National POW/MIA Recognition Day

By Staff Sgt. Antonio Gonzalez
Air Force Public Affairs Agency

According to the Department of Defense Prisoner of War/Missing Personnel Office, more than 83,000 Americans are missing from World War II, the Korean War, the Cold War, the Vietnam War and the 1991 Gulf War. In observance of National POW/MIA Recognition Day, we remember some of these brave men and women who served and were listed as Missing in Action or who became Prisoners of War, and we share their stories. To all American military prisoners of war, missing, or unaccounted for…we will never stop searching for you.

Missing in Action:
Tech. Sgt. James R. Thomas
Date: November 25, 1971

TSgt Thomas

Tech. Sgt. James R. Thomas was serving as a pararescueman on board an HH-53 rescue helicopter when his aircraft was shot down shortly after ferrying 13 friendly soldiers from a helicopter crash site to a forward base camp. The helicopter crashed in a river, and three on board were killed, two others were rescued by friendly forces after fleeing the crash site. Eyewitness reports observed Tech. Sgt. Thomas depart the crash site and enter the nearby jungle. He remains unaccounted for.

Prisoner of War:
Capt. Russell E. Temperley
Date: October 27, 1967

Capt Temperley

Capt. Russell E. Temperley was piloting an F-105 during a strike attack against an enemy target in North Vietnam when his aircraft was hit by an enemy surface-to-air missile forcing the F-105 down. Crash landing into a tree, Capt. Temperley was taken prisoner almost immediately, spending the next 5 and half years in captivity in various POW camps in North Vietnam until his release on 14 March 1973 during “Operation Homecoming”. Capt. Temperley returned to active duty and retired at the rank of lieutenant colonel in 1986.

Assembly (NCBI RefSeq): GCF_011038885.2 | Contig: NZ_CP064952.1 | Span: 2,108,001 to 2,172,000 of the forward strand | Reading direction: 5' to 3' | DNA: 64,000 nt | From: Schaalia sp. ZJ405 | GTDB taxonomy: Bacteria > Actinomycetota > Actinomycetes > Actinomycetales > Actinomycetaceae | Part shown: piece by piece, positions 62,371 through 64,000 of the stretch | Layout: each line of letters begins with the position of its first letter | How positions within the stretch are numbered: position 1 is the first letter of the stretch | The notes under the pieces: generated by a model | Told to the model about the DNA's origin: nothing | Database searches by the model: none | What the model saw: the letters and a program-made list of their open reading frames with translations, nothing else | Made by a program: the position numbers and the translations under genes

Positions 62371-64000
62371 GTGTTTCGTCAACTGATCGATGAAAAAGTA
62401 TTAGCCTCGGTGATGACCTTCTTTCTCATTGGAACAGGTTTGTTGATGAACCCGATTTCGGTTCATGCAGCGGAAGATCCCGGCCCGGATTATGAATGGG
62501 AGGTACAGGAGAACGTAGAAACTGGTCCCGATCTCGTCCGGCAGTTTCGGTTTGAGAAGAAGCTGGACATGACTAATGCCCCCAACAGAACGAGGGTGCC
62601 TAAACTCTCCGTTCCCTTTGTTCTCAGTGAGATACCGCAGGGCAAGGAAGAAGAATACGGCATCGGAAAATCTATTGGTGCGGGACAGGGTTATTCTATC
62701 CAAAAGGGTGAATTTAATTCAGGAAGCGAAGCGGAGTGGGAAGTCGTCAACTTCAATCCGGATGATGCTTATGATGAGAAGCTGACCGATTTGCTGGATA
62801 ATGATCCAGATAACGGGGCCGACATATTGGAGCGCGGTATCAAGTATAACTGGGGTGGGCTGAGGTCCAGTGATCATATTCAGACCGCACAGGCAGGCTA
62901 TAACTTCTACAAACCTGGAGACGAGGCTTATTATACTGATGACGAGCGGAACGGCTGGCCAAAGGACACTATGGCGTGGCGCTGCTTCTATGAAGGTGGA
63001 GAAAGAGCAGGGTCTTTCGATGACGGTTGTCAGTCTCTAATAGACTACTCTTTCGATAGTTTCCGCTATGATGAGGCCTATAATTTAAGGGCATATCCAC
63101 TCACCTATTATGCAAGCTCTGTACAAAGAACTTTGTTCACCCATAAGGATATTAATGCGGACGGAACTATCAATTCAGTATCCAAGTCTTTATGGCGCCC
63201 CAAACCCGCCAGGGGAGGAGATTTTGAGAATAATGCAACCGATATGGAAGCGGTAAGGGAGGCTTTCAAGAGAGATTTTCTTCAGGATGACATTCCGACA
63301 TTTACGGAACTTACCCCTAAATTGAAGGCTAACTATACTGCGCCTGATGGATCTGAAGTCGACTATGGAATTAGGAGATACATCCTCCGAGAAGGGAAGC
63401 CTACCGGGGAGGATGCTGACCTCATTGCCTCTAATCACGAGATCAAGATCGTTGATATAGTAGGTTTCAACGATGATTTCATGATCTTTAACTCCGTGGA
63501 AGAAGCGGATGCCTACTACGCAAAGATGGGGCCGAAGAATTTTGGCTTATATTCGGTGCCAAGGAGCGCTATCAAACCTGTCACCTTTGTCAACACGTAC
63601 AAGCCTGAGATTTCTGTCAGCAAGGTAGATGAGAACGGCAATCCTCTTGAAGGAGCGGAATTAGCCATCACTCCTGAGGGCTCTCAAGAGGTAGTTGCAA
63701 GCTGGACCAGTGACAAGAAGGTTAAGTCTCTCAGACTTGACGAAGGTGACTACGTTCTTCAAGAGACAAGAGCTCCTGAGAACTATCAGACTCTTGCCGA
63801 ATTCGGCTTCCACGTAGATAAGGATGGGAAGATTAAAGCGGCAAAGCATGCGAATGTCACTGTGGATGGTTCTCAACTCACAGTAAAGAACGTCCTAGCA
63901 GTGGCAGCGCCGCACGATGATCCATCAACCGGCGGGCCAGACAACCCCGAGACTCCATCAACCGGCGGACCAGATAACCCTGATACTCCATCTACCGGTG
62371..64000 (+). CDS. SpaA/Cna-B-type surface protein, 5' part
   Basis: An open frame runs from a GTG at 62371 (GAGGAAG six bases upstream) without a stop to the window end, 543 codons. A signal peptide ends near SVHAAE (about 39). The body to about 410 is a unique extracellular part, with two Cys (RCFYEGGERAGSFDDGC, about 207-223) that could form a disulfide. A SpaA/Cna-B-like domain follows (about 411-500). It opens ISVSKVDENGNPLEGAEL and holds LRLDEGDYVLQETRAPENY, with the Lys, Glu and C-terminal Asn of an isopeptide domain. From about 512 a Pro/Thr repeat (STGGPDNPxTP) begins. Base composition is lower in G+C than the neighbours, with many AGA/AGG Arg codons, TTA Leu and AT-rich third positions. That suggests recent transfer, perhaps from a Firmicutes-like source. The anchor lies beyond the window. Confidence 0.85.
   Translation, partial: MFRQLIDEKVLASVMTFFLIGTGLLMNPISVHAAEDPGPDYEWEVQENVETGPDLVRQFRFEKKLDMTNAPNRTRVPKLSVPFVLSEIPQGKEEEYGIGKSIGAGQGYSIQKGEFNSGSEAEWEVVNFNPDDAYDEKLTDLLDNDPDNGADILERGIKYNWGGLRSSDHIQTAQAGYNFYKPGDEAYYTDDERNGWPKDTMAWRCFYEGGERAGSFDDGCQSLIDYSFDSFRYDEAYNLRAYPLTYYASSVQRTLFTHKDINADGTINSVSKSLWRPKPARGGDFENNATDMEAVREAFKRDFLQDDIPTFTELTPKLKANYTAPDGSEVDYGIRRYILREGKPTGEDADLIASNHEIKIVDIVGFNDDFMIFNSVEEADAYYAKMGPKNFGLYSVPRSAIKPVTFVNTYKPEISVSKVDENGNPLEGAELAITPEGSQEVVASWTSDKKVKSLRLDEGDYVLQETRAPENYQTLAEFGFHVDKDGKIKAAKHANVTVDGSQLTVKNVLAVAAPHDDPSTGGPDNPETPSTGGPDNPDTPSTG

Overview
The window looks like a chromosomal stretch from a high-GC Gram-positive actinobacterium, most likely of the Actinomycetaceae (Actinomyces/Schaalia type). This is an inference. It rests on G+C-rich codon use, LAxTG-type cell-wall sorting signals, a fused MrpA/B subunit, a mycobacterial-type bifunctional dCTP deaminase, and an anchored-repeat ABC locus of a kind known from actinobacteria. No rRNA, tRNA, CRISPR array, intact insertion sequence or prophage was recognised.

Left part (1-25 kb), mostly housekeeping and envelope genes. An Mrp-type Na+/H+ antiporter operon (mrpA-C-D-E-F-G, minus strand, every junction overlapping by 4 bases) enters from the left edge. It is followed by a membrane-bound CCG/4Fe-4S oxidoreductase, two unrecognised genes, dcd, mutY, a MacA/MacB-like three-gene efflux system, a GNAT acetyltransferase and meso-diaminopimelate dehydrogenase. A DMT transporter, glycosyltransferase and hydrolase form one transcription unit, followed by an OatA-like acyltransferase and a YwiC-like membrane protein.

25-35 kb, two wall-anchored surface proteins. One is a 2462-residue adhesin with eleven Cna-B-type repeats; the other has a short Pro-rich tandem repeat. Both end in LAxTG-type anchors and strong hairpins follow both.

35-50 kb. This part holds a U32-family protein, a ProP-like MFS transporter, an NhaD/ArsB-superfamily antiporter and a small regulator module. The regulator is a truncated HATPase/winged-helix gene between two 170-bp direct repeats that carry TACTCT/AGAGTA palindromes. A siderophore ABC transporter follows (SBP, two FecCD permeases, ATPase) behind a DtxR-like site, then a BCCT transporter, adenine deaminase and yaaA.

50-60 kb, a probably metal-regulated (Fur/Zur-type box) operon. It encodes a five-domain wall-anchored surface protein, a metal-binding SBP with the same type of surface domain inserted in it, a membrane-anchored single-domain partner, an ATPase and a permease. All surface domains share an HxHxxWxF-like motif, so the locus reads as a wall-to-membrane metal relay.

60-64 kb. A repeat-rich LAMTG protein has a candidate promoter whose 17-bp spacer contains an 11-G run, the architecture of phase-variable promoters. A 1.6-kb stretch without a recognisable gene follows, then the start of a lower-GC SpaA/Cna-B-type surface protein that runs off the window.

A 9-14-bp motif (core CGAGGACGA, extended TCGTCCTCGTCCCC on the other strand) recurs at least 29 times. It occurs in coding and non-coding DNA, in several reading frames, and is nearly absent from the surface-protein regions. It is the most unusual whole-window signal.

Missing in Action:
Col. Patrick M. Fallon
Date: July 4, 1969

Col Fallon

Col. Patrick M. Fallon was piloting an A-1 during an observation mission over Southern Laos when his aircraft was hit by enemy fire and forced down. Reaching the ground safely, Col. Fallon was able to briefly maintain radio contact with friendly aircraft above who were providing cover fire while trying to attempt a rescue. As enemy forces closed in on his position, Col. Fallon’s last transmission was: “Put it all around me, I’m hit.” Col. Fallon was never seen nor heard from again, and he remains unaccounted for.

Prisoner of War/Missing in Action:
A2C Bennie Lee Dexter
Date: May 10, 1966

Capt Dexter

A2C Bennie Lee Dexter was captured by communist forces while driving a jeep near the Vietnamese/Cambodian border. Dexter was placed in POW status after a Vietnamese witness shared the news of his capture. When the war ended, Dexter was not released nor did his name appear on any prisoner rosters provided to the United States. The United States government later declared him administratively “deceased” because no specific information had been received that he was still alive. A2C Dexter remains unaccounted for.

Missing in Action:
Capt. Charles M. Walling
1st Lt. Aado Kommendant
Date: August 08, 1966

Capt Walling

Capt. Charles M. Walling, pilot, and 1st Lt. Aado Kommendant, weapons system officer, were shot down in their F-4C while providing close air support for friendly ground forces engaged with enemy troop concentrations northeast of Bien Hoa Airbase, near Saigon, South Vietnam. No parachutes were seen and rescue forces were unable to reach the crash site due to enemy action. Listed initially as missing, the remains of both Airmen were recovered 44 years later in 2010.